How To Plant Hydrangeas

In a recent gardening post I mentioned what my plans are for my garden. The number one thing I have to do is dig out several old hydrangea bushes that stopped flowering. They literally grow nothing but giant leaves every summer. Although there is a slight possibility that I might be able to save one or two, unfortunately I’ve lost my patience and would much rather replace them. This year I’m tackling the problem and I’m going to show you how.

I finally have my new hydrangea plants and I couldn’t be more excited! I dug out the three smaller old plants and replaced with three new two-gallon plants. I left the other two giant ones for my husband to dig out and I’ll probably replace those with five-gallon plants since it’s a much larger area that can hold bigger bushes. Specialists have varied opinions on the ‘ideal’ time to plant hydrangeas, but most agree that spring or fall is fine. However, planting in the fall does give the plant a little more time to establish a strong root system.

What size plant to purchase

The best hydrangea size to purchase depends on the area you’re thinking of planting them in. A one to two-gallon shrub is almost always the ideal size. The plant will be heartier and already has a nice root system strong enough to establish itself in your landscape. If you’e looking for immediate impact, go for a three to five-gallon plant. And of course you can always try seedlings but that’s a whole other process I personally rather not undertake.

Finding the right spot to plant

The ideal location for planting your hydrangea should be where it will get enough morning sun and afternoon shade. If exposed to too much sun the leaves will burn. This plant also likes well-drained soil. The perfect spot should also have enough room for the hydrangea to spread as it grows. Some hydrangeas bloom up to six-feet-wide, so be sure to check the plant’s tag to see what its mature size will eventually be.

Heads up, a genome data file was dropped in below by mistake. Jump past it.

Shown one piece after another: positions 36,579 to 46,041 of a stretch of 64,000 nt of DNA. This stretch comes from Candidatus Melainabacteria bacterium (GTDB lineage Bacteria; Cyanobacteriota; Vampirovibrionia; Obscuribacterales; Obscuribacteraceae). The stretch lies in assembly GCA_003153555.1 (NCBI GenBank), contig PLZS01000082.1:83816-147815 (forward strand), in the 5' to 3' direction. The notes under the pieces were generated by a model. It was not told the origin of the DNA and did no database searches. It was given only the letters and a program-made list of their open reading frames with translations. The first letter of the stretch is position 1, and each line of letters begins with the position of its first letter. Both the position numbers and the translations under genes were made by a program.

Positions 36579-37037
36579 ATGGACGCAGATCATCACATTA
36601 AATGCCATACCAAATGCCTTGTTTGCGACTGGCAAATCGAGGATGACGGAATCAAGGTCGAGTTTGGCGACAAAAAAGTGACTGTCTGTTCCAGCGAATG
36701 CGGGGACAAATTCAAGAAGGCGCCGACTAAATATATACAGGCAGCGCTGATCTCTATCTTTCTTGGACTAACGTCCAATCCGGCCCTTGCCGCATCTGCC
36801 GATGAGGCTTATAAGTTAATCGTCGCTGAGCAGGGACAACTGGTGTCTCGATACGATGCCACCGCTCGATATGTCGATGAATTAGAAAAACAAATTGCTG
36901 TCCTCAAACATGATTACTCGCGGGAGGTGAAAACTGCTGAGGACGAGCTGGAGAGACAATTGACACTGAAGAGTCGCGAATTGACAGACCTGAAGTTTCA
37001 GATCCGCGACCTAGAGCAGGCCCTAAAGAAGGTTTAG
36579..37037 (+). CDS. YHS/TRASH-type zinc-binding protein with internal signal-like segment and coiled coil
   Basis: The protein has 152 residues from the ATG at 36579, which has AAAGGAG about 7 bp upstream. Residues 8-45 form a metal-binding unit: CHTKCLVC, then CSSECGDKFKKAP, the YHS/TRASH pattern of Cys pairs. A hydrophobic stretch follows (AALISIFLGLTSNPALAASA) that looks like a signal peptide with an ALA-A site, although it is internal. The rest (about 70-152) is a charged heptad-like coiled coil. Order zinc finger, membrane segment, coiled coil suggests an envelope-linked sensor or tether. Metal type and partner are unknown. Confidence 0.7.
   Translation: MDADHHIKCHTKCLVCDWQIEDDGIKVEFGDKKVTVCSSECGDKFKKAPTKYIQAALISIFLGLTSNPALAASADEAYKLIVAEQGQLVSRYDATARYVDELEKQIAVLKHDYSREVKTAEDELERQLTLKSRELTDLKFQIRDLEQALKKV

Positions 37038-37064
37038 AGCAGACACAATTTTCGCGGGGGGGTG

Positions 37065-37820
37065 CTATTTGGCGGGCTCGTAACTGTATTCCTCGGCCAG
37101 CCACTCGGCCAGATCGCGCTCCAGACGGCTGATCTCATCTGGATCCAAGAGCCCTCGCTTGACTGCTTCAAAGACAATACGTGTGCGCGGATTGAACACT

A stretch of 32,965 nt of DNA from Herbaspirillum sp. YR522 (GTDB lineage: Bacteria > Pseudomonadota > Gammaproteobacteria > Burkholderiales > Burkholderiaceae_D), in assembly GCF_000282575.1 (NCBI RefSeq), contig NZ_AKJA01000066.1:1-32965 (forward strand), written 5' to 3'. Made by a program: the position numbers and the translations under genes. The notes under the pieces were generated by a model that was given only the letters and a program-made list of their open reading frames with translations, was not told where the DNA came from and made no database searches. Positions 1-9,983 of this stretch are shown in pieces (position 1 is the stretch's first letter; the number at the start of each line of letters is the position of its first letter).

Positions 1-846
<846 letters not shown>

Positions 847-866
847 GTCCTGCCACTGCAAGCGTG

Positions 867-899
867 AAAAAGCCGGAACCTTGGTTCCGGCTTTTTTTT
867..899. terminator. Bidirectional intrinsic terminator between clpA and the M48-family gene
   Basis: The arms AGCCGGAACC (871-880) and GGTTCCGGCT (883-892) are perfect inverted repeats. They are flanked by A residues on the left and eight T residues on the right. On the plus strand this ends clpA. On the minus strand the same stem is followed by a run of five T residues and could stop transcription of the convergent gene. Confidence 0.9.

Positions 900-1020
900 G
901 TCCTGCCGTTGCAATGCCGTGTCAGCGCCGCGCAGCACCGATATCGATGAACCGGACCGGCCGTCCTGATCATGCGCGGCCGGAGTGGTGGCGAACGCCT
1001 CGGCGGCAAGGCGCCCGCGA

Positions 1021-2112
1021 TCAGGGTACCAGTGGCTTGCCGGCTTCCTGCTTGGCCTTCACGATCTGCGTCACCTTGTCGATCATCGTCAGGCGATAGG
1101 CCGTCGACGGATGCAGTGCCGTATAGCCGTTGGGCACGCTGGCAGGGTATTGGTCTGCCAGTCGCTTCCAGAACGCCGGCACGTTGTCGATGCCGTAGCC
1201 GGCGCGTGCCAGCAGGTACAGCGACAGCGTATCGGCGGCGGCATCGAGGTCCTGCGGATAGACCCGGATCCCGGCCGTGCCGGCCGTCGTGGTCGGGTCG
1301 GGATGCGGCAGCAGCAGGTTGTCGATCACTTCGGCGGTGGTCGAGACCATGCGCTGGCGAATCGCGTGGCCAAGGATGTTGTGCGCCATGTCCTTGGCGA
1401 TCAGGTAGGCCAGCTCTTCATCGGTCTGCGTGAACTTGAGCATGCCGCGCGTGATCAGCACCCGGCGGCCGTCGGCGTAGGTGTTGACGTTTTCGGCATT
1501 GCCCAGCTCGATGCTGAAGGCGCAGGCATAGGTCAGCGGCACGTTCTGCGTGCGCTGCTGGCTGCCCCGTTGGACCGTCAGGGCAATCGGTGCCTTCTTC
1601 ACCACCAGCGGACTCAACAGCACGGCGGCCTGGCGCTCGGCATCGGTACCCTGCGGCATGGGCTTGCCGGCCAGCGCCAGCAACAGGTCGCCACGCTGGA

Digging the hole

When planting your hydrangea, dig the hole big enough to fit your new plant making sure not to plant too high or too low. If planted too high, the top of the root ball can dry out. If planted too low, the stems can rot. Once put in place, fill it back in with added nutrients and pack it in tightly around the base of the plant.

To fertilize or not to fertilize

Most hydrangeas that come from a garden center will already have fertilizer in the potting mix, but it’s perfectly fine to add a slow-release fertilizer for an extra kick of energy. ‘Bloom boosting’ fertilizers are a great option but beware to not over fertilize as this can actually slow the bloom production.

Depending on your soil’s PH levels you may need a little extra help for the hydrangeas. The soil in my yard has a high PH, which means it’s alkaline, or sweet, and this makes the hydrangeas bloom pink. In order to encourage the hydrangeas to bloom in blue, my preferred color, I have to lower the PH level which makes the soil more acidic, or sour. I can accomplish this by adding a little Soil Acidifier around the plant once it’s planted.

You can easily test your soil’s PH level with Soil Testing Strips or by using a Soil Test Meter. This way you’ll know what color blooms your hydrangeas will produce!


Water, water, water

Your freshly-planted hydrangea will need a little more TLC than your other established plants. The first time you water it, allow it to fill and drain—then water it once again. Depending on your rainfall and summer temperatures, you could be watering your plant every day or two, or it could be that you only have to water it once a week. Like house plants, just check the soil, it will let you know what it needs.

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